In the year since Pope Francis’s election, I have watched with mounting concern as conservative Catholics have become increasingly agitated over the Pope’s simpler papal style, his seeming lack of concern for precision in speaking and writing, the contrast between him and the Pope Emeritus, and his critique of ideologies that they hold dear. In response, I have written a number of blog posts that were intended, in part, to reassure, challenge, and exhort conservative Catholics to be not afraid.
And yet still the alarm bells are ringing. In one case, a friend is anxiously waiting for the expected episcopal Synod on the Family this October, wondering if he can remain Catholic if there are changes in the Church’s eucharistic discipline for divorced and remarried Catholics. Someone else I know has been toying with Radical Traditionalism for years, but has recently become more and more outspoken about his involvement with the Society of St. Pius X. Others are not yet at the point of publicly questioning their faith or openly dissenting from it, but are constantly seeking to reassure themselves and others that the Pope is not as “bad” as the media is supposedly painting him.
In tracking this trend, I noticed that there were a number of common bonds that are shared by those who are fearful about where the Pope is taking the Church. For example, most are not only religiously conservative but also politically conservative. Many are plugged into the Internet, scanning Church web sites on a regular basis for any clues that might help them decipher the papal tea leaves. And, not incidentally, more than a few are converts.
Last year, in response to news that the Italian journalist Magdi Allam, a convert who was baptized by Benedict XVI, had defected from the Church, I wrote a blog post titled The Rise and Fall of a Catholic Convert. In that post, I observed:
I firmly believe that, sooner or later, each and every convert to the Catholic faith—whether that person chose to become Catholic as an adult or was brought into the faith as a baby by his parents—is going to have to face the scandal that the Church is not what he believed it to be when he signed up. The test will be whether he will persevere because he knows it to be the Church Christ founded, or whether he will fall away because he decides it is merely a human institution that has disappointed him.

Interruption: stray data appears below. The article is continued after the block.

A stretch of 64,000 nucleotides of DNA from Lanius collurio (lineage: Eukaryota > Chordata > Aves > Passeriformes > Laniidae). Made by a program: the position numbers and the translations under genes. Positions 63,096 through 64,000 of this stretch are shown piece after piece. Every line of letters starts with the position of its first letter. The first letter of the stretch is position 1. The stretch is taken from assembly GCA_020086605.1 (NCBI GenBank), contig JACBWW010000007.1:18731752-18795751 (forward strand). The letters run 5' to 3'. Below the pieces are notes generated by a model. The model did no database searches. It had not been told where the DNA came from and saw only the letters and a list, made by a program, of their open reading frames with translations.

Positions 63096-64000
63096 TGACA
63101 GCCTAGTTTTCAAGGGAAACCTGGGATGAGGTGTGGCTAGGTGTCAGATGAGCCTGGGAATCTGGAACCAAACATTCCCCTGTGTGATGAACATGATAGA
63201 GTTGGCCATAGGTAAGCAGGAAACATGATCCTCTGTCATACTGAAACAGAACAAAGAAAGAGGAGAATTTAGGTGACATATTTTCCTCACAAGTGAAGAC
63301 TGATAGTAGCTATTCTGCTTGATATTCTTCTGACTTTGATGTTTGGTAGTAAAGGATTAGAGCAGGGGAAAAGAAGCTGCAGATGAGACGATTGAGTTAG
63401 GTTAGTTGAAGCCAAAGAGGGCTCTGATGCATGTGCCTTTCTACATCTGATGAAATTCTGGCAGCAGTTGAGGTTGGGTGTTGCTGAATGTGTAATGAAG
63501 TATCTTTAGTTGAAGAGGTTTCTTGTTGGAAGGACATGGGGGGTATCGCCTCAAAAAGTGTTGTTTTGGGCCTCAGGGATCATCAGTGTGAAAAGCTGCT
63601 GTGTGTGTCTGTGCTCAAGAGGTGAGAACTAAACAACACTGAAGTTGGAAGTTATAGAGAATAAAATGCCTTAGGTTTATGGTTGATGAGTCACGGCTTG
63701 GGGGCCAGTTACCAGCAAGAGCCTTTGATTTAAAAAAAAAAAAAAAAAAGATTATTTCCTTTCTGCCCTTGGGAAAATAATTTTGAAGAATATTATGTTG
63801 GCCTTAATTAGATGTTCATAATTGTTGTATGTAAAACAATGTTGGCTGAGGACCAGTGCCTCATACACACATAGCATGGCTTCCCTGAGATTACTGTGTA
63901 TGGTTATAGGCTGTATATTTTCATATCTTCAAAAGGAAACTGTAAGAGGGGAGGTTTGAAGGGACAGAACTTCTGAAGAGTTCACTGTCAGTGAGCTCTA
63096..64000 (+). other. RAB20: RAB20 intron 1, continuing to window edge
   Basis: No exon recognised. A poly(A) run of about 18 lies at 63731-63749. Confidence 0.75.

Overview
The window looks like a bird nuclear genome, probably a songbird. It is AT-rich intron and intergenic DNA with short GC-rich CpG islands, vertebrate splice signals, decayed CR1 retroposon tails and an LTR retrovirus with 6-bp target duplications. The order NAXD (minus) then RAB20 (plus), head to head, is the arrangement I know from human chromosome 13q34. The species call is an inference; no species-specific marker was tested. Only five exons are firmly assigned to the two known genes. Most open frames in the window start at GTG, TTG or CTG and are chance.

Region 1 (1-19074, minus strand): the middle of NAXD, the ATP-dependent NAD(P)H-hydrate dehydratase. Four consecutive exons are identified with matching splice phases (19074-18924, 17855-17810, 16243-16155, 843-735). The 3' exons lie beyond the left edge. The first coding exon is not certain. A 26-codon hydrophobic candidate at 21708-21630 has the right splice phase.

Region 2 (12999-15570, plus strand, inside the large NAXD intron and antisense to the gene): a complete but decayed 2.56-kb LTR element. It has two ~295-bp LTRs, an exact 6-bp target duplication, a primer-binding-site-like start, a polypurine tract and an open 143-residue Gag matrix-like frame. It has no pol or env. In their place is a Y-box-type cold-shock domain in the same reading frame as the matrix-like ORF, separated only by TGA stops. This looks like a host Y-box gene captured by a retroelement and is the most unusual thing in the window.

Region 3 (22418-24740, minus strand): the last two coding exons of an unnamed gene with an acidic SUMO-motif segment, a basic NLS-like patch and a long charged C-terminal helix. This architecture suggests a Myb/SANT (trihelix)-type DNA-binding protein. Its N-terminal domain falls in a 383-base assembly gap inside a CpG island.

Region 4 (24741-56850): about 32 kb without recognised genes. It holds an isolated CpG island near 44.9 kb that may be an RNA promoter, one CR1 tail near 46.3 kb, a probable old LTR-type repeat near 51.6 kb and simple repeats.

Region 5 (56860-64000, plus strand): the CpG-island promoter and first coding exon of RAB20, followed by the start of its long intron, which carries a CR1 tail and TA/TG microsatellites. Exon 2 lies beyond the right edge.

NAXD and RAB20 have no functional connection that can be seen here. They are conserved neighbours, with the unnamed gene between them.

(Nota bene: I included myself in the number of those who will be challenged at some point in their lives by the scandal of the Church, and told the story of my own brief lapse from the practice of the faith.)
Setting aside all the reasons why converts might reconsider their commitment to the Church, some sympathetic and others not so much, for the purpose of this blog post I want to focus on suggestions for how to remain Catholic when you feel like you are losing your faith.
Be teachable. Learning the Catholic faith is a lifelong process. St. Isidore of Seville, one of the last Latin Fathers of the Church, once remarked that the man who said he had read all of the writings of St. Augustine is a liar. He was making an observation on St. Augustine’s prodigious literary output, but he was quite literally correct since lost manuscripts of St. Augustine continue to pop up out of obscurity from time to time.
This same dictum can also be applied to the Catholic faith: The man who says he knows all there is to know about the Catholic faith is a liar. Remember Christ’s parable of the householder, who continually brings out of the treasure room both the new and the old (Matt. 13:52). Seek to remain interiorly open to accepting the teaching authority of the Pope and the bishops in union with him, even when you do not understand why they propose solutions that seem to make no sense to you. Keep reminding yourself that it is more likely that you should fail to understand than that Christ should fail to guide and protect his Church.
Be steadfast. Never give anyone, not even the Pope, power over your spiritual peace. Copy out the following quote from lay Catholic apologist Frank Sheed and paste it to your bathroom mirror, where you can recite it every morning and every evening:
We are not baptized into the hierarchy; do not receive the cardinals sacramentally; will not spend an eternity in the beatific vision of the pope. Christ is the point. I, myself, admire the present pope, but even if I criticized him as harshly as some do, even if his successor proved to be as bad as some of those who have gone before, even if I find the Church, as I have to live with it, a pain in the neck, I should still say that nothing that a pope (or a priest) could do or say would make me wish to leave the Church, although I might well wish that they would leave.